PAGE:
‘Roadmap for Pensions Reform’
Sir, – As a pensioner who has yet to study the small print of the Government’s “Roadmap for Pensions Reform 2018-2023”, I feel it has to be welcomed in principle, although the implementation date of 2020 is far too leisurely and there is no need for a “third pillar”, which is the preserve of the wealthy (“Almost all workers to be enrolled in pension scheme, State vows”, News, February 28th; “Plan for pension reform must be acted on”, Editorial, March 2nd).
Ideally the third pillar should be scrapped and the revenue accruing from the ending of these tax breaks should go into the general pensions pot.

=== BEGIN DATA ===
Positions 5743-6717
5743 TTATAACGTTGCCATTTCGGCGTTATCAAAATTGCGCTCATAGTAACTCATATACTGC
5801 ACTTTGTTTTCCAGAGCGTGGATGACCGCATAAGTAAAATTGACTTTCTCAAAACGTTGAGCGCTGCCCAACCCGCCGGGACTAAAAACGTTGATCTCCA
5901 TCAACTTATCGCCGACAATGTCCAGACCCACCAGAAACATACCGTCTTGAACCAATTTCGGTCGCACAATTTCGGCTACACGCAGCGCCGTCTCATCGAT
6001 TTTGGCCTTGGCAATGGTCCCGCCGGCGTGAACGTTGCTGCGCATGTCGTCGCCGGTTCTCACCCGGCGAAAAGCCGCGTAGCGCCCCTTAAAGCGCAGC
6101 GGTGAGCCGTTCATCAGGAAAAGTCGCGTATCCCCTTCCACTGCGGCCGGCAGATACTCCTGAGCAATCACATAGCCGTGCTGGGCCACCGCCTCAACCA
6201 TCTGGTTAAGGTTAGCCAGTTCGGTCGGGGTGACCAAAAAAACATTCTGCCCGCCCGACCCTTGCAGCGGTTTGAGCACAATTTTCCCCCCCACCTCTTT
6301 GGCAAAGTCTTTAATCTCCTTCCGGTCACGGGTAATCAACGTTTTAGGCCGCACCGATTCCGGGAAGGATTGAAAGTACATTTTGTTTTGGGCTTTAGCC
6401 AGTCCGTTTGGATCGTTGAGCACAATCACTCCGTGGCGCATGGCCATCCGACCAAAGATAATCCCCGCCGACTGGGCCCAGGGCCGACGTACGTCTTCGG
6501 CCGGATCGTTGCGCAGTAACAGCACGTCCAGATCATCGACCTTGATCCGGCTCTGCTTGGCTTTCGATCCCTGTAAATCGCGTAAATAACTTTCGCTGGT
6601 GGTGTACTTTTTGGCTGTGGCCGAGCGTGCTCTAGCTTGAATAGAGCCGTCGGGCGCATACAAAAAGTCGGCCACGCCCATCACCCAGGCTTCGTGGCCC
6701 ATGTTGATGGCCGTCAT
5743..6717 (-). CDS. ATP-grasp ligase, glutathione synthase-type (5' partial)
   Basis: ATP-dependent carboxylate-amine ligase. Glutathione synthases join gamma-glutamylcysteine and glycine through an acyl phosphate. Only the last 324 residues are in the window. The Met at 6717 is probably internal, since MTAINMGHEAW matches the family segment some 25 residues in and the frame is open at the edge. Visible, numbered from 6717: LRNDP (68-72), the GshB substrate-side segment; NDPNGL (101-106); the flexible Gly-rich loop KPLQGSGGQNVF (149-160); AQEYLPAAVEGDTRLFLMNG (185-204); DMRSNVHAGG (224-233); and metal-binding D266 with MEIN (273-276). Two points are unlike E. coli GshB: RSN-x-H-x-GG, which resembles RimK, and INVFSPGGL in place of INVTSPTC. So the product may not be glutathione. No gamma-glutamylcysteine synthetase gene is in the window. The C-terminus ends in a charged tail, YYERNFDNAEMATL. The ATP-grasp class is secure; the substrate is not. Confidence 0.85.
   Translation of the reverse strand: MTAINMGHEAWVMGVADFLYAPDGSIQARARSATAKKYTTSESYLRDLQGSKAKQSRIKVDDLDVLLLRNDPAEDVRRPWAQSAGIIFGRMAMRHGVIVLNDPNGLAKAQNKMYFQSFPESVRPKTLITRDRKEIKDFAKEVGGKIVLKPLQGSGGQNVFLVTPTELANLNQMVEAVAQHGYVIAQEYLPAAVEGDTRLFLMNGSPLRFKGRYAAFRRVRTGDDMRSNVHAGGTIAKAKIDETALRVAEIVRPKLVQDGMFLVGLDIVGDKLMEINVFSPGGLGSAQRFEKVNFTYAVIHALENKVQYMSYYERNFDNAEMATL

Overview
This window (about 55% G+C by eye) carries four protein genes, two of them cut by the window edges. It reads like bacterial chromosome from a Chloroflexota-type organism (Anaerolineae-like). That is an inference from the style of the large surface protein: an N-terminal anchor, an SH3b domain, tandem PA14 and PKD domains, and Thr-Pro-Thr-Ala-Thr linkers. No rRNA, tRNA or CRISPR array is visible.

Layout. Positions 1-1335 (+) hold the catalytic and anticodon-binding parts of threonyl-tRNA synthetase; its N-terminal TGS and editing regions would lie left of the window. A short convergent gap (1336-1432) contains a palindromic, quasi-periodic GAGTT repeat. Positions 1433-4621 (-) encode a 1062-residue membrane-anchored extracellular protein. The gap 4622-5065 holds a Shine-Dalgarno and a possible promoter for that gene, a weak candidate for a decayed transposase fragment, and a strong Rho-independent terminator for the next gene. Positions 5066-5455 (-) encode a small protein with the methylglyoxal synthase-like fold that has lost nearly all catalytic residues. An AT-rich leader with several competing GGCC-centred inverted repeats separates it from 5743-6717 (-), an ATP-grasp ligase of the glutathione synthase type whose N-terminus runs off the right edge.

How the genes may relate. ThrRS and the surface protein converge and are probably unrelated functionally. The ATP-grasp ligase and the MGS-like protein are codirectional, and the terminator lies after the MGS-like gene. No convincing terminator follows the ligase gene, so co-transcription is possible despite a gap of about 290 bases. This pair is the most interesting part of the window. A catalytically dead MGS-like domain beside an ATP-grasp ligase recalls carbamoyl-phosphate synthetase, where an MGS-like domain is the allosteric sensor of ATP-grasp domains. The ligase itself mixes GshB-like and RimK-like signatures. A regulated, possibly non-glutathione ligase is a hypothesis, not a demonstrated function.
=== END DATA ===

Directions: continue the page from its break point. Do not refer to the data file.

That is, of course, something a Fine Gael government is unlikely to do. The most significant potential benefit of the other two pillars is that they ask people to pay what are effectively extra taxes, but with the proviso that the money is ring-fenced in a dedicated pensions fund.
Could I suggest that similar models could be applied in areas such as health, education and other public goods?
It might, over time, bring to an end the era of the debt state where successive governments, afraid to impose unpopular extra taxes to pay for vital services, borrow from the international finance markets instead. Sooner or later the ECB, IMF or other international enforcers for the over-extended banks, comes calling and we will all have to pay extra tax anyway to bail them out, with interest!
People might be more willing to accept deductions from their income that go towards something tangible such as better pensions, healthcare or education, rather than having to pay perpetual tribute to the likes of Goldman Sachs. – Yours, etc,